This dataset is an output of the Pilbara Marine Conservation Partnership (PMCP) Environmental Pressures Theme - Project Habitats and Biodiversity Characterisation and Mapping. The benthic invertebrate, plant and fish biodiversity of the west Pilbara region was sampled between 10 and 27 June 2013 during voyages on the CSIRO vessel RV Linnaeus and WA Fisheries vessel RV Naturaliste.
The equipment used was:
0.75m epibenthic sled at 13 sites for a distance of ~300m or a
1.5m epibenthic sled at 98 sites for a distance of ~150m per tow;
a Pipe dredge attached to each sled;
an 8 Fathom Florida Flyer Trawl at 43 sites for a distance of ~1km per tow;
and a Drop-Camera video system towed for a 500 m transect at 123 sites to observe and record video of the seabed habitat. Continuous underway coding during Drop-camera transects recorded cover of 9 substratum types, 25 biohabitat types, and occurrence of 14 faunal classes.
The results for the Sled and Trawl are presented as biomass per area swept by the gear (kg per ha).
During the Voyage Biota collected using the Sled and Trawl were sorted into 26 broad taxonomic categories from each tow (samples). These were photographed, weighed, preserved and retained for identification.
Large biota such as turtles and seasnakes were measured, counted, weighed (or weight estimated), photographed and returned to the ocean alive.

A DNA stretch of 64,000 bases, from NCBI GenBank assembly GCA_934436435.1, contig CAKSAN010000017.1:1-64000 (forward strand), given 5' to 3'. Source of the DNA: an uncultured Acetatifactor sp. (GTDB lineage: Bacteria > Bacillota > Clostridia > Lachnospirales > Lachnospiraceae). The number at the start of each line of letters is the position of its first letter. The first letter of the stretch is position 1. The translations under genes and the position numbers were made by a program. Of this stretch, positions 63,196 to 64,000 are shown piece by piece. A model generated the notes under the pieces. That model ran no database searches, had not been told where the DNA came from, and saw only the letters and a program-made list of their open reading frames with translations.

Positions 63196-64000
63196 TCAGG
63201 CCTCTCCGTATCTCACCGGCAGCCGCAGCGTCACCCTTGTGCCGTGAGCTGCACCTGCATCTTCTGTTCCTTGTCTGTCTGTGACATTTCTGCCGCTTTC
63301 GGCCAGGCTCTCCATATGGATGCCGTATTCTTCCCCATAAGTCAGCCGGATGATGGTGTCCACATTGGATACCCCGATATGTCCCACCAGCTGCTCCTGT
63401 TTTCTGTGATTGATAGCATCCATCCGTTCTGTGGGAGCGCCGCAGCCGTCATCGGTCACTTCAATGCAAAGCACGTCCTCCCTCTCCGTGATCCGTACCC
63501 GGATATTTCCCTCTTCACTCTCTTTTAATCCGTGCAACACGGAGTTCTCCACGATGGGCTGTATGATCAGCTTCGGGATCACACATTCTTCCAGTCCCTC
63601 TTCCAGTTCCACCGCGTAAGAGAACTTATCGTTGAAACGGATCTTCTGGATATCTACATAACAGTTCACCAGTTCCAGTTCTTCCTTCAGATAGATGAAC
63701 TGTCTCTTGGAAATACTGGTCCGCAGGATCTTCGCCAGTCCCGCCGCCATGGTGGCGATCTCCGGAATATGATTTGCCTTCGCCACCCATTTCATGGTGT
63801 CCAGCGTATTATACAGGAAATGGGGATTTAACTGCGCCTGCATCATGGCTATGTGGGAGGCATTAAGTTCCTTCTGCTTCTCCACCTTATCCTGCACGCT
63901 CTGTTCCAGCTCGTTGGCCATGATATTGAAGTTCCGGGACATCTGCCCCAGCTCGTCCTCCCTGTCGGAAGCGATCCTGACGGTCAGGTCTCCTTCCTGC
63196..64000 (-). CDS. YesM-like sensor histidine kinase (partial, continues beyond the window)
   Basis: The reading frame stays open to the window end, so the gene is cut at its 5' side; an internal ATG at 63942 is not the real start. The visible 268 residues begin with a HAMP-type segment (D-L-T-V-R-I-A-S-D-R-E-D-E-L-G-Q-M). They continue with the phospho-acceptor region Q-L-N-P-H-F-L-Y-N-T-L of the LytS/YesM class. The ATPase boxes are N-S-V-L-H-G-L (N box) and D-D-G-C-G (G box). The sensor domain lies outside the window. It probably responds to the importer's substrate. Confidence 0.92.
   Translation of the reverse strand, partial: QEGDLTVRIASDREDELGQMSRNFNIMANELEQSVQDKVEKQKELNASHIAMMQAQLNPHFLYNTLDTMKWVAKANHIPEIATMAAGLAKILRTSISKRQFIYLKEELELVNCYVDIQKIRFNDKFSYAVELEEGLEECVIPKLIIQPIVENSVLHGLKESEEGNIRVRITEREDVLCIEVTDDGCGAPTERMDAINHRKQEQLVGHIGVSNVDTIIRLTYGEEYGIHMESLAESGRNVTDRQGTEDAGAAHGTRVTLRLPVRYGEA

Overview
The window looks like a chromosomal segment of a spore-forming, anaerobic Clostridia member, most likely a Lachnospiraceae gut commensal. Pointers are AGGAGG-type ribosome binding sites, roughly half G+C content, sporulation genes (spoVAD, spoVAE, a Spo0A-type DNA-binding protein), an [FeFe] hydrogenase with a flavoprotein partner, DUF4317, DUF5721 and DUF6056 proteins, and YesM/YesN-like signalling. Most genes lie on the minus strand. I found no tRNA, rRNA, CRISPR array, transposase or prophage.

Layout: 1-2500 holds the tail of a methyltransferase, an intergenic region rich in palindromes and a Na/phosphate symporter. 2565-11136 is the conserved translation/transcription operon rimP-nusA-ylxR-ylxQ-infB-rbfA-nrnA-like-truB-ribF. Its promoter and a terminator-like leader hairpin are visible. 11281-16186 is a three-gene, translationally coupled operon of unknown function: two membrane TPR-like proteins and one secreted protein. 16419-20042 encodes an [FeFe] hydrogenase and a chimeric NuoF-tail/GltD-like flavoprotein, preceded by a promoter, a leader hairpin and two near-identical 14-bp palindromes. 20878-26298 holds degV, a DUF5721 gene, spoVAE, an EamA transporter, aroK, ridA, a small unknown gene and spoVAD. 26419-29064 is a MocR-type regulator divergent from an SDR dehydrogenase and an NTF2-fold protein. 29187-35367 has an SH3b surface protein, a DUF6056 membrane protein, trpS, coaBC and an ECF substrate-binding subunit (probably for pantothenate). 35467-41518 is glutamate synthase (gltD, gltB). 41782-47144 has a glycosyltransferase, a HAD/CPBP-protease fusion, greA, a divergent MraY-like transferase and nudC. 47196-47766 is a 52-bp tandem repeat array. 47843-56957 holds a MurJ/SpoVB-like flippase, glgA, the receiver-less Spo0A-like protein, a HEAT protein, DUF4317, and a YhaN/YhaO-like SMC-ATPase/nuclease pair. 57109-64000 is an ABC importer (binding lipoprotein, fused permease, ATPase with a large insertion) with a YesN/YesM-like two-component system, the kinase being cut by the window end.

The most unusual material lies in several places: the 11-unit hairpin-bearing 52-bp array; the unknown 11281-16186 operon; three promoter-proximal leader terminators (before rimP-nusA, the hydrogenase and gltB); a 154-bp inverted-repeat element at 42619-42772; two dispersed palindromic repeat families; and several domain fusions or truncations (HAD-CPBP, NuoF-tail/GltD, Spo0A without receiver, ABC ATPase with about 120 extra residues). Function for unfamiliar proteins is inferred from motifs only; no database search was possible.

Non-living rocks/shells were photographed and weighed as a category called trash and returned to the ocean.
The following groups were retained and identified by taxonomists and voucher specimens curated at WA Museum:
The following groups were retained with no facility for further identification as part of this project, and are currently at CSIRO Oceans and Atmosphere WA:
Ascidians - samples separated into colonial and solitary preserved in formalin;
Brachiopoda - Frozen;
Bryozoa - Frozen;
Hydroids - Frozen;
Miscellaneous - Frozen;
Worms - Formalin.
A pipe-dredge was attached to the sled to collect sediment samples: a 500 ml subsample was retained.
The Pilbara Marine Conservation Partnership (PMCP) was an initiative designed to enhance the net conservation benefits of the globally-significant coral reef ecosystems of the Pilbara (Western Australia) by providing an assessment of the condition and trajectory of key ecological values. These assessments were designed to inform and complement existing governance and management arrangements and the PMCP is intended to provide ongoing advice and assessment for conservation efforts in the region, providing lasting benefits.
The PMCP concept is based on three core ecological components, namely:
Coral Reef Health - concentrating mainly on habitat forming primary producers.
Fish and Sharks - their community structure, interactions and impacts on lower trophic levels.
Environmental Pressures - physical and anthropogenic factors that influence the condition of reefs